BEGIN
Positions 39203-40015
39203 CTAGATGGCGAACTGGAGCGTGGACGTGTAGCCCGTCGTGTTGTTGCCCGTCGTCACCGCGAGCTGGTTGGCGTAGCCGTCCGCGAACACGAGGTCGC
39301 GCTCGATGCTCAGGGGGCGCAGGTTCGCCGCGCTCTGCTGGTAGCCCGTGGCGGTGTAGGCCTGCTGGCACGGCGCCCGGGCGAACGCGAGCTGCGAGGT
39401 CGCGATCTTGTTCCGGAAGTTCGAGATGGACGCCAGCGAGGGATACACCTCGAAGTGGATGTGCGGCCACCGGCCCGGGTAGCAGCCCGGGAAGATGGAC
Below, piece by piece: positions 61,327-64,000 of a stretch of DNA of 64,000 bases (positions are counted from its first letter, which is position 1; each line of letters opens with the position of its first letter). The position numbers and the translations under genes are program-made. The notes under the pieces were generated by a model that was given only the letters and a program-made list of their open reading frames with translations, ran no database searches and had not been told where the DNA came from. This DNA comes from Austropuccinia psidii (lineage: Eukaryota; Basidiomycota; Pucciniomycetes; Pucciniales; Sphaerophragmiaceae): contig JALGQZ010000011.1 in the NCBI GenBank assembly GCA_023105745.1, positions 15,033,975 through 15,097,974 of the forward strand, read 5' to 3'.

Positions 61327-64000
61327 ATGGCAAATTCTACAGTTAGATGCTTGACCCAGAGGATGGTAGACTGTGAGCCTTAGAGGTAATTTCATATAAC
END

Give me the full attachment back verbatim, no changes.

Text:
Positions 39203-40015
39203 CTAGATGGCGAACTGGAGCGTGGACGTGTAGCCCGTCGTGTTGTTGCCCGTCGTCACCGCGAGCTGGTTGGCGTAGCCGTCCGCGAACACGAGGTCGC
39301 GCTCGATGCTCAGGGGGCGCAGGTTCGCCGCGCTCTGCTGGTAGCCCGTGGCGGTGTAGGCCTGCTGGCACGGCGCCCGGGCGAACGCGAGCTGCGAGGT
39401 CGCGATCTTGTTCCGGAAGTTCGAGATGGACGCCAGCGAGGGATACACCTCGAAGTGGATGTGCGGCCACCGGCCCGGGTAGCAGCCCGGGAAGATGGAC
Below, piece by piece: positions 61,327-64,000 of a stretch of DNA of 64,000 bases (positions are counted from its first letter, which is position 1; each line of letters opens with the position of its first letter). The position numbers and the translations under genes are program-made. The notes under the pieces were generated by a model that was given only the letters and a program-made list of their open reading frames with translations, ran no database searches and had not been told where the DNA came from. This DNA comes from Austropuccinia psidii (lineage: Eukaryota; Basidiomycota; Pucciniomycetes; Pucciniales; Sphaerophragmiaceae): contig JALGQZ010000011.1 in the NCBI GenBank assembly GCA_023105745.1, positions 15,033,975 through 15,097,974 of the forward strand, read 5' to 3'.

Positions 61327-64000
61327 ATGGCAAATTCTACAGTTAGATGCTTGACCCAGAGGATGGTAGACTGTGAGCCTTAGAGGTAATTTCATATAAC